A New Constituency That Could Roil State Politics

<i> Joel Kotkin, a contributing editor to Opinion, is a senior fellow at the Center for the New West and an international fellow at the Pepperdine University School of Business in Los Angeles</i>

Although virtually all political candidates declare the “middle class” to be their target constituency, few seem to recognize its changing na ture. Most ignored are those seg ments of the middle class who are younger, who work in the fastest-growing sectors of the economy--information, entertainment, high-end business services, international trade and design-- or who are self-employed. Taken together, these workers and business owners make up a new constituency whose interests could significantly alter the political calculus. And nowhere is the new constituency more evident than in California, where the economy is undergoing fundamental changes.

Members of the new constituency earn their money from “knowledge work,” to use Peter F. Drucker’s phrase. They work for, or own, smaller and mid-sized non-unionized companies that are rapidly growing. Many of these firms rely heavily on international connections--both in terms of trade and suppliers--for their current and future growth. Most important, these companies offer the same kind of high-wage job opportunity that once was the hallmark of aerospace firms.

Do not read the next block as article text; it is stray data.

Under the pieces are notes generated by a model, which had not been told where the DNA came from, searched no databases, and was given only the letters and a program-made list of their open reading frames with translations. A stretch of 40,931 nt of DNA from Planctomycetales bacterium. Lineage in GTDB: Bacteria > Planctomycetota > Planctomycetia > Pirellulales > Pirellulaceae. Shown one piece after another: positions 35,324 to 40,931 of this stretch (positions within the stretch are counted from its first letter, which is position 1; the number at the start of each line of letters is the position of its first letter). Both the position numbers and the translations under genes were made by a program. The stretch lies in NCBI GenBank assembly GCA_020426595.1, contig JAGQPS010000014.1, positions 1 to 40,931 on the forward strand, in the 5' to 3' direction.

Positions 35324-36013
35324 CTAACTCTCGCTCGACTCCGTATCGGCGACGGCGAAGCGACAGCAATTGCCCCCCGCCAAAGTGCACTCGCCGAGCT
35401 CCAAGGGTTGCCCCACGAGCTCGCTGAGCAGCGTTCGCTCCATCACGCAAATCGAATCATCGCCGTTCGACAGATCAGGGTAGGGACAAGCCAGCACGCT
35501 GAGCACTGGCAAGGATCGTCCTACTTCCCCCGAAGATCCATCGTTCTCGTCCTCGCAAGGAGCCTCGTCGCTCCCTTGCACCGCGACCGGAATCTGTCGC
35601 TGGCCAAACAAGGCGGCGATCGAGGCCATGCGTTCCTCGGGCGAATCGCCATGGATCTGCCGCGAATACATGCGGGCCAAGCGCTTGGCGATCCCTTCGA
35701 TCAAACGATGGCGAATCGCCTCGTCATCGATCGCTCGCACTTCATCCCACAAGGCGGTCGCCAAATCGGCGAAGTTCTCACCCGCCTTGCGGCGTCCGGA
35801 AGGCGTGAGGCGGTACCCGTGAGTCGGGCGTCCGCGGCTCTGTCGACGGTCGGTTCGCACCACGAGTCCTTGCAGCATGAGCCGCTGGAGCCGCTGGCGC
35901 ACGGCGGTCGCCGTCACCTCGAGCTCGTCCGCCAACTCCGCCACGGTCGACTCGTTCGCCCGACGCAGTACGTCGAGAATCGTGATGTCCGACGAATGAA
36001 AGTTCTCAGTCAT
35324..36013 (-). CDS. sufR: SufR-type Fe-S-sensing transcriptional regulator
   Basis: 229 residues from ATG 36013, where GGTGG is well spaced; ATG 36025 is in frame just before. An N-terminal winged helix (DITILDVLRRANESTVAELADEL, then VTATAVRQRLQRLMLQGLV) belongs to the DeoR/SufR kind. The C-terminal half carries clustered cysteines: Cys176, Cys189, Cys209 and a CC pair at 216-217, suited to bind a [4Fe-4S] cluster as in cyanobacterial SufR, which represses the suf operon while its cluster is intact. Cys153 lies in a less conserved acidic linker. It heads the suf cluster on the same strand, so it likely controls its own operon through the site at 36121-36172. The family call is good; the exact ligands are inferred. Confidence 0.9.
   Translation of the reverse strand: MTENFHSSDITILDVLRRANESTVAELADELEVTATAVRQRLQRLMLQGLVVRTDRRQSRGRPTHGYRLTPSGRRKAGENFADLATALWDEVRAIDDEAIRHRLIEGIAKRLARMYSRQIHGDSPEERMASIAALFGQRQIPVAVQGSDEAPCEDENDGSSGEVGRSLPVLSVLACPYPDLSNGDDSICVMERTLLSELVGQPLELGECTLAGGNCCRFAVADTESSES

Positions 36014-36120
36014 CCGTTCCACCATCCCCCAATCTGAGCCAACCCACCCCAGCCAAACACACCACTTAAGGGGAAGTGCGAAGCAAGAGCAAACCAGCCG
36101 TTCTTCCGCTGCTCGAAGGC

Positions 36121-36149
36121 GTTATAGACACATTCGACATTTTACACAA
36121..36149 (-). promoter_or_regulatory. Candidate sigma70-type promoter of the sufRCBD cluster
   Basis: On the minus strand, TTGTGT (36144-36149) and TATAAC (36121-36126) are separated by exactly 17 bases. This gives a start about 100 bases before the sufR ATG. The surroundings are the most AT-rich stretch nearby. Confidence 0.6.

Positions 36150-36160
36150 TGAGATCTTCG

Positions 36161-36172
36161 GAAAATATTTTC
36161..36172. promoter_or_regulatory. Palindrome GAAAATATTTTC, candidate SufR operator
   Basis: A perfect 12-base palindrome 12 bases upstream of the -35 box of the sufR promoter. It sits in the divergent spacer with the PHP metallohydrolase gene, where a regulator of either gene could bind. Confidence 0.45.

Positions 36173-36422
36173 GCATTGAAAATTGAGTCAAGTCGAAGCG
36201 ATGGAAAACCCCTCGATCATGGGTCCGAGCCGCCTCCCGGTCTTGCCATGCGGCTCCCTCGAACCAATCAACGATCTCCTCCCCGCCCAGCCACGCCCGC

The new constituency includes the twenty- and thirtysomethings who predominate at companies like Kingston Technologies in Orange County or Hollywood’s Pacific Data Images; the graphic artists, software writers and musicians who work at firms like Torrance-based Davidson and Co.; the former Marine who works in the highly computerized shipping department at Pairgain in Cerritos; the woman who heads research and development at a biomedical firm; the Latina who works on the assembly line of a medical-instrument company; the African American who runs a management-consulting business, and the Asian American who keeps the books at a PC manufacturer.

Many members of the new constituency are self-employed as consultants or specialists. Nearly one in six households in California reports some self-employment income, a rate 25% above the national average.


One of the most striking characteristics of the new constituency is its racial, ethnic and gender diversity. One recent survey of small, independent companies in Los Angeles County revealed that non-whites held one-third of all management positions and 40% of the jobs in research and development, traditional middle-class occupations. Women were particularly well-represented, holding one-third of all management positions and a majority of marketing jobs.

The diversity of this new middle class also extends to business ownership. Woman-owned companies now account for as many as half of all the region’s new businesses. Perhaps even more dramatic has been the growth of minority-owned firms. Southern California, for example, leads the nation in Latino-, Asian- and African American-owned enterprises. Over the past decade alone, the number of Latino- and Asian-owned businesses has more than doubled.